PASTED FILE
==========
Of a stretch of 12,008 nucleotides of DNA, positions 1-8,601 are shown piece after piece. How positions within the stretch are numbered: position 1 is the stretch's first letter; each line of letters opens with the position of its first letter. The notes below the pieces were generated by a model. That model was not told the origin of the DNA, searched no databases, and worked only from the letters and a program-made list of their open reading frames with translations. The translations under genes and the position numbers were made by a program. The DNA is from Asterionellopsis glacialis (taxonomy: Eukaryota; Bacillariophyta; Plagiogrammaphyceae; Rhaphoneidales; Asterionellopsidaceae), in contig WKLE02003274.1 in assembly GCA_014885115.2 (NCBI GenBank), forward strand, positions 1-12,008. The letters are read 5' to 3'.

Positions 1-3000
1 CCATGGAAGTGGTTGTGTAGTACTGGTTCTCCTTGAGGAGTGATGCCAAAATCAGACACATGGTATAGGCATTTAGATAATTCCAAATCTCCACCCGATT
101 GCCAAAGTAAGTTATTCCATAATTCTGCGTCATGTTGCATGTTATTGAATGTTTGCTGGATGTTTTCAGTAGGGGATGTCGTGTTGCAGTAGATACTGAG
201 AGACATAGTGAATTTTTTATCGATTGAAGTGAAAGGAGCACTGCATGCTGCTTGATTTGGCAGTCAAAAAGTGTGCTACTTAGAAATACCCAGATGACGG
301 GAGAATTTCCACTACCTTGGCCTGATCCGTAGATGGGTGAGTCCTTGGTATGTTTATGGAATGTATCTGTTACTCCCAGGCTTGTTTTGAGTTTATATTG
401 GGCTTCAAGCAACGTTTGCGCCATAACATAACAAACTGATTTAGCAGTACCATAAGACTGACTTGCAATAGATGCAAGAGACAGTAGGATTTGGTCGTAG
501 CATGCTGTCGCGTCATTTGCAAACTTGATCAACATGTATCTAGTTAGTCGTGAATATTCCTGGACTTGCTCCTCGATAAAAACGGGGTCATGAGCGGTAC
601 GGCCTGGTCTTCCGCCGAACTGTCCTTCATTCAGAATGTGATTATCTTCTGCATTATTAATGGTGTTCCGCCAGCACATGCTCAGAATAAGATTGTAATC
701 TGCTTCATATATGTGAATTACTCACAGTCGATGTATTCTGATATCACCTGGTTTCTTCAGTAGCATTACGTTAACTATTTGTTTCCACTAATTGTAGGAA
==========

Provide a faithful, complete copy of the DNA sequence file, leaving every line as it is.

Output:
Of a stretch of 12,008 nucleotides of DNA, positions 1-8,601 are shown piece after piece. How positions within the stretch are numbered: position 1 is the stretch's first letter; each line of letters opens with the position of its first letter. The notes below the pieces were generated by a model. That model was not told the origin of the DNA, searched no databases, and worked only from the letters and a program-made list of their open reading frames with translations. The translations under genes and the position numbers were made by a program. The DNA is from Asterionellopsis glacialis (taxonomy: Eukaryota; Bacillariophyta; Plagiogrammaphyceae; Rhaphoneidales; Asterionellopsidaceae), in contig WKLE02003274.1 in assembly GCA_014885115.2 (NCBI GenBank), forward strand, positions 1-12,008. The letters are read 5' to 3'.

Positions 1-3000
1 CCATGGAAGTGGTTGTGTAGTACTGGTTCTCCTTGAGGAGTGATGCCAAAATCAGACACATGGTATAGGCATTTAGATAATTCCAAATCTCCACCCGATT
101 GCCAAAGTAAGTTATTCCATAATTCTGCGTCATGTTGCATGTTATTGAATGTTTGCTGGATGTTTTCAGTAGGGGATGTCGTGTTGCAGTAGATACTGAG
201 AGACATAGTGAATTTTTTATCGATTGAAGTGAAAGGAGCACTGCATGCTGCTTGATTTGGCAGTCAAAAAGTGTGCTACTTAGAAATACCCAGATGACGG
301 GAGAATTTCCACTACCTTGGCCTGATCCGTAGATGGGTGAGTCCTTGGTATGTTTATGGAATGTATCTGTTACTCCCAGGCTTGTTTTGAGTTTATATTG
401 GGCTTCAAGCAACGTTTGCGCCATAACATAACAAACTGATTTAGCAGTACCATAAGACTGACTTGCAATAGATGCAAGAGACAGTAGGATTTGGTCGTAG
501 CATGCTGTCGCGTCATTTGCAAACTTGATCAACATGTATCTAGTTAGTCGTGAATATTCCTGGACTTGCTCCTCGATAAAAACGGGGTCATGAGCGGTAC
601 GGCCTGGTCTTCCGCCGAACTGTCCTTCATTCAGAATGTGATTATCTTCTGCATTATTAATGGTGTTCCGCCAGCACATGCTCAGAATAAGATTGTAATC
701 TGCTTCATATATGTGAATTACTCACAGTCGATGTATTCTGATATCACCTGGTTTCTTCAGTAGCATTACGTTAACTATTTGTTTCCACTAATTGTAGGAA